Remember what Lynn manager Len Richley said before Saturday’s FA Cup second round tie at Coventry? "We’ll make them fight all the way", was his comment. On the pitch at Highfield Road on Saturday afternoon Lynn players said in effect: "We’ll give them a goal and still beat them". And who, in the large contingent among the 12,080 crowd will easily forget how a scintillating Lynn display turned the tables so completely that it was the Third Division side who were made to fight all the way to avoid a heavier defeat.
This was Lynn’s finest FA Cup victory. It made cup history for the club, taking them into the third round for the first time. It was certainly no fluke. It was thoroughly deserved, and so undeniably convincing that everyone who made the long trip for the game felt proud to be a Linnet.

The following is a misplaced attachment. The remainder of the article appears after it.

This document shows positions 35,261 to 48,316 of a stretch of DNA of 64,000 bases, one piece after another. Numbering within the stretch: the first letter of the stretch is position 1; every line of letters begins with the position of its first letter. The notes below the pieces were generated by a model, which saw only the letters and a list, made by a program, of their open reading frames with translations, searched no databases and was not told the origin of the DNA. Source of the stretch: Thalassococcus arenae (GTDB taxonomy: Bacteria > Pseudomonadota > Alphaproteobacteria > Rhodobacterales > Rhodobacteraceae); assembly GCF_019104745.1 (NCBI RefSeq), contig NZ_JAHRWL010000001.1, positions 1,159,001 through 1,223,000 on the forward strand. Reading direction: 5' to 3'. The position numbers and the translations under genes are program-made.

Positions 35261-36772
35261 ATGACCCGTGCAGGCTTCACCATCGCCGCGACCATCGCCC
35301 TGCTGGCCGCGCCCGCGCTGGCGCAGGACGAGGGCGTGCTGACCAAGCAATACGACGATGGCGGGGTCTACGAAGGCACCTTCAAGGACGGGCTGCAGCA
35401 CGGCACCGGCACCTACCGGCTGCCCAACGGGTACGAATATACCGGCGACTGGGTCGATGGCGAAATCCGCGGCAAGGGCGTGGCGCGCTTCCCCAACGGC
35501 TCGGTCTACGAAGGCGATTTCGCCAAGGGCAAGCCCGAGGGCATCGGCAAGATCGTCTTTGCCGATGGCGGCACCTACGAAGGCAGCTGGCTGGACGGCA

Against a League club one might reasonably have expected Lynn to be just that little bit less sharp in their play - a yard slower, perhaps - but for ninety minutes they were every bit as fast as Coventry and for quite a lot of the time, faster.
They played football from start to finish. There was none of the "big boot and hope for the best" attitude against supposedly superior opposition.
Lynn led the way in skill, style, ideas and above all ability. They scored all three goals and won, which makes their success even more praiseworthy than had they ought back to win against a goal scored BY Coventry.
While Coventry fought to make moves Lynn clicked into gear with penetrating raids. Bobby Lumley, who stamped himself as the best inside forward on the field, foraged and schemed brilliantly. He moved about the field tirelessly, gathering passes here, there and everywhere to launch attack after attack.